The Clemson record for touchdown passes in one game is four, which Whitehurst has already done four times. He is Clemson’s career leader in passing efficiency and completion percentage and is already third in school history in passing yardage. He quarterbacked Clemson to two wins over top 10 teams within the last four games of the season, the first Clemson quarterback to do that since Homer Jordan in 1981.
Whitehurst will be backed up by red-shirt sophomore Will Proctor, a native of Orlando, FL who played in five games as a reserve receiver last year.
Clemson had three of the top 100 receivers in the nation on a receptions per game basis last year, but only one returns. Currie, a swift and athletic flanker from Columbia, SC had 43 catches for 560 yards in 10 games a year ago. He missed three games due to injury, but still had a positive impact on the 2003 season. He established the Clemson single game reception record when he had 12 catches in a win over Middle Tennessee State in the third game of the season. He enters his senior year with 77 receptions for 1162 yards and eight scores. He needs just 11 receptions to enter the top 10 in Clemson history.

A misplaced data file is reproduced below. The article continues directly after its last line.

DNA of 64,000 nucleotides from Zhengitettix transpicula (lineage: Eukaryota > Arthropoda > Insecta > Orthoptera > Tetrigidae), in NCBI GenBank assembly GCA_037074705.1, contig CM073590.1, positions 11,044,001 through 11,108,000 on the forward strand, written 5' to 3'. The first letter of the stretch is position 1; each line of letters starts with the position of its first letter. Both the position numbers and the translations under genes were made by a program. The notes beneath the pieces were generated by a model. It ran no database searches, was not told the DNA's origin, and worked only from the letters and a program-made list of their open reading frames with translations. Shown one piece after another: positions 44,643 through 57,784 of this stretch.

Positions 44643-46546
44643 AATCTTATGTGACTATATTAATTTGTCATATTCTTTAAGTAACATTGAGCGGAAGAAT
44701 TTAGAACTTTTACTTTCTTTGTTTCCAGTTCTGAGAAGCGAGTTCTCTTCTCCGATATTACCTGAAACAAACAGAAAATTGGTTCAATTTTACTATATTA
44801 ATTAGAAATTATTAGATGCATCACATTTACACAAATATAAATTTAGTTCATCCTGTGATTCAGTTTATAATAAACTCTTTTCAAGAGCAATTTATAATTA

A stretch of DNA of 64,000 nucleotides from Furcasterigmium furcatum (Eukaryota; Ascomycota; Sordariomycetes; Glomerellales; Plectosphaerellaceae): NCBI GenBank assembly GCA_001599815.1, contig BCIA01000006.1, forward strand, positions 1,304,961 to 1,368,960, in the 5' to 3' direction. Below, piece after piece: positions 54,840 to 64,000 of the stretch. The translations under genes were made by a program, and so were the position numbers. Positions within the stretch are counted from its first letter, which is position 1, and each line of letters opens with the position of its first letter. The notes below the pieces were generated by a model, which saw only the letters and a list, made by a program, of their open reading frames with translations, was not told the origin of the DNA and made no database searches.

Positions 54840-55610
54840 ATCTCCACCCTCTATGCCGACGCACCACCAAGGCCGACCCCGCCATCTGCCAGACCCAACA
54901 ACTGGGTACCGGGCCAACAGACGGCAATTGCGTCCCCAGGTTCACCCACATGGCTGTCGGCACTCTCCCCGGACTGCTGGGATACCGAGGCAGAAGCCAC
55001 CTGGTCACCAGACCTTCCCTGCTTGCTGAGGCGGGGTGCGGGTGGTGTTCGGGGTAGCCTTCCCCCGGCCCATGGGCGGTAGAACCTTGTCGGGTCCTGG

Curtis Baham will be looked upon as a strong candidate to move into the starting lineup. Like Whitehurst the son of a former NFL player, Baham had 22 receptions for 241 yards and one touchdown. He might have been the most improved offensive player in 2003. He played just six snaps in two games in 2002, then had at least one catch in each of Clemson’s final eight games in 2003.
Kevin Youngblood, Clemson’s top receiver on a receptions basis last year. Collins was a star in the Spring Game with two touchdown receptions.
One of the most intriguing stories of the Clemson team this year will be Chansi Stuckey. Clemson’s backup quarterback last year as a red-shirt freshman, Stuckey completed 11-21 passes for 97 yards and two touchdowns. He was even more impressive as a runner as he had 136 yards in 17 carries, a team best 8.0 yards per carry figure. Stuckey played some wide receiver at the end of the season and had two receptions. A challenge for opposing defenses in the open field, Stuckey moved to a slot wide receiver in the spring where he hopes to contribute some of the big plays Hamilton made in the previous three years.